Livre pour cordes
The Rite of Spring
Rituel: in memoriam Bruno Maderna
London Symphony Orchestra
Reviewed by: Richard Whitehouse
Reviewed: 23 April, 2015
Venue: Barbican Hall, London
Continuing on from the BBC Symphony Orchestra’s Total Immersion day devoted to his music, the LSO here paid tribute to Pierre Boulez with this judiciously designed programme in which two of the composer’s most characteristic pieces enclosed a twentieth-century classic.
Although Livre pour quatuor (1949) that gave rise to it has seeped back into circulation over recent years, Livre pour cordes (1968) that started out as “simple” transcription only to become a radical reassessment has never progressed beyond the reworking of its opening two movements; themselves being revised in 1989 so as to result in a continuous evolution whose initial ‘Variation’ proliferates in texture as it does in expressive range over the ‘Mouvement’ that follows. Under Peter Eötvös, the LSO strings sounded effortlessly assured.
After the interval came a welcome revival for Rituel (1975) – that “litany for an imaginary ceremonial” which Boulez essayed ostensibly as a tribute to his departed colleague Bruno Maderna, but which can equally be heard as a ‘requiem’ for the (heroic) failure of the post-war musical avant-garde as a whole. Much has been made of this piece as standing outside the essential concerns of its composer’s output: in fact it ranges widely, while not inclusively, across his preoccupations – and if the influence of Messiaen seems more than usually audible here, such only points to a presence most often played down (not least by Boulez himself). It is in the synthesis of the hieratic with the remorseless, moreover, such as gives this work a slow-burning intensity and cumulative power arguably unmatched elsewhere in his music.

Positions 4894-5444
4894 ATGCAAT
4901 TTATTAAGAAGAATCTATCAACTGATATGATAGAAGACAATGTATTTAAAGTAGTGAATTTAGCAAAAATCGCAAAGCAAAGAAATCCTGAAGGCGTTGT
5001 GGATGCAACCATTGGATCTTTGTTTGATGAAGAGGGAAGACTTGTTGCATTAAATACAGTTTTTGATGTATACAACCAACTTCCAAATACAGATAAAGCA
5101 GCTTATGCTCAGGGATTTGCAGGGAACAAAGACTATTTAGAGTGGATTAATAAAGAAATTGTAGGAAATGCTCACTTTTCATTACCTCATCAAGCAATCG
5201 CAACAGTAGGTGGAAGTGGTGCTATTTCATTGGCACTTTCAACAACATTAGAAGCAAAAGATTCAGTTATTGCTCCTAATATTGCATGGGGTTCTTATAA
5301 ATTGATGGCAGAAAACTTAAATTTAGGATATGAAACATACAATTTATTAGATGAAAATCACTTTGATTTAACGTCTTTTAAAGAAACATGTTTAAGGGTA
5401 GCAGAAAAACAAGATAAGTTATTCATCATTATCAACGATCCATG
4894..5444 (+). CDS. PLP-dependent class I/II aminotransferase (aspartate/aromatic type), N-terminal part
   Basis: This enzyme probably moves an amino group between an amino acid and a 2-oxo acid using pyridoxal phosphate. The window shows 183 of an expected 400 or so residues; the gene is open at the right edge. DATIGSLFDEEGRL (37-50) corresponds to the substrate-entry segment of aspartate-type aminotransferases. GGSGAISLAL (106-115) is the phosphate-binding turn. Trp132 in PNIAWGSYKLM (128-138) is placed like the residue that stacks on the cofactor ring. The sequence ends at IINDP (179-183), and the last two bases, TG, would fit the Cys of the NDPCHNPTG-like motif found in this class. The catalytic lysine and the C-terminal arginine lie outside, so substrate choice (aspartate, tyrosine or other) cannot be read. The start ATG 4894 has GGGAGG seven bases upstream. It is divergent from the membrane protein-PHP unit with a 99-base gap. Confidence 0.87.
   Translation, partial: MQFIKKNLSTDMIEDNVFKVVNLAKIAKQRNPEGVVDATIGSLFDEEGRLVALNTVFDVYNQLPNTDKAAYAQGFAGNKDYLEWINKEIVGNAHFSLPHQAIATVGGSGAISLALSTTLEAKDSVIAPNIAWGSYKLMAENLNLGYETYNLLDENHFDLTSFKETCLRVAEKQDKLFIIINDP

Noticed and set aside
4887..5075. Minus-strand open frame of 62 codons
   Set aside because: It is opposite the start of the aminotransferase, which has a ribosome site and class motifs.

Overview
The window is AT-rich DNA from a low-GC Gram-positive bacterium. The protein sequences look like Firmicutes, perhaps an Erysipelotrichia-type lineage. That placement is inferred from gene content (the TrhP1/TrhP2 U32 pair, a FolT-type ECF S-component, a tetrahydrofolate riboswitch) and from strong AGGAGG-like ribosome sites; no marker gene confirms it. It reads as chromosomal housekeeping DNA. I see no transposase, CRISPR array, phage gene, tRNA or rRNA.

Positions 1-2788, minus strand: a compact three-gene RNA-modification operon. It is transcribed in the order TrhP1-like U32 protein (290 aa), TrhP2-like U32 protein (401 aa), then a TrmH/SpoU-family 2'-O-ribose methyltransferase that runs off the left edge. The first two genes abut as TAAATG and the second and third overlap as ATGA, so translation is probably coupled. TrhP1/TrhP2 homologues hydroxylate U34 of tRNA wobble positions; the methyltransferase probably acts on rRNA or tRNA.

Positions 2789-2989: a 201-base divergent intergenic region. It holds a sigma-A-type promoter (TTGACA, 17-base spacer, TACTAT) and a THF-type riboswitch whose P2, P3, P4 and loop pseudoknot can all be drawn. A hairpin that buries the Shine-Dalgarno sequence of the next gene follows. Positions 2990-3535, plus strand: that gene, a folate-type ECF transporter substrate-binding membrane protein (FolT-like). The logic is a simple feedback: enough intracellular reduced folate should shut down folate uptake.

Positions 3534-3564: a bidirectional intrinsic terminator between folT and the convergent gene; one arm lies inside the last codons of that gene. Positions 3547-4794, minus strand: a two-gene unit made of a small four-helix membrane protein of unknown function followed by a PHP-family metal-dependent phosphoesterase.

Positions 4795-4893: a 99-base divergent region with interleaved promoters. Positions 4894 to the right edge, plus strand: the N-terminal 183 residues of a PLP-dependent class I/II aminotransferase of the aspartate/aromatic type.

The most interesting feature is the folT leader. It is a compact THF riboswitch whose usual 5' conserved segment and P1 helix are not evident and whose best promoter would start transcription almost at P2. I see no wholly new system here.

With its eight distinct groups – ranging from solo oboe to eight-part brass ensemble – laid out across the extent of the Barbican Hall stage, the LSO unfolded an impressive account of the piece. Unlike Boulez himself, Eötvös opted against any acceleration during the lengthy final of the 15 sections – maintaining an unwavering focus which gave the alternation of plangent brass and glowering percussion real potency. And if those final bars had a hint of the elegiac, it was surely inevitable when the composer can no longer actively be involved in his own music.
Between these works came a second hearing from the LSO this season of The Rite of Spring (1913), now into its second century of existence. For those who found Simon Rattle’s reading a couple of months ago at all self-conscious or underpowered, Eötvös’s take likely came as a welcome corrective. Certainly there was no lack of the ominous or emphatic as ‘The Adoration of the Earth’ built to its violent central climax, with the ‘Games of the Rival Tribes’ making a seismic impression capped by a pulsating ‘Dance of the Earth’. As to part two, ‘The Sacrifice’, its inward opening sections evinced no lack of tension such that the ‘Glorification of the Chosen One’ made a properly startling impression, and how good that the ‘Ritual of the Ancestors’ avoided even a hint of balletic overkill. Nor did the ‘Sacrificial Dance’ suffer from the rhythmic caution with which many interpreters – doubtless goaded by Stravinsky’s ‘bet-hedging’ in his own recorded accounts – emasculate its stark outlines and implacable charge prior to its heart-stopping final gestures. A truly memorable performance and also another successful showing for the LSO/Eötvös partnership.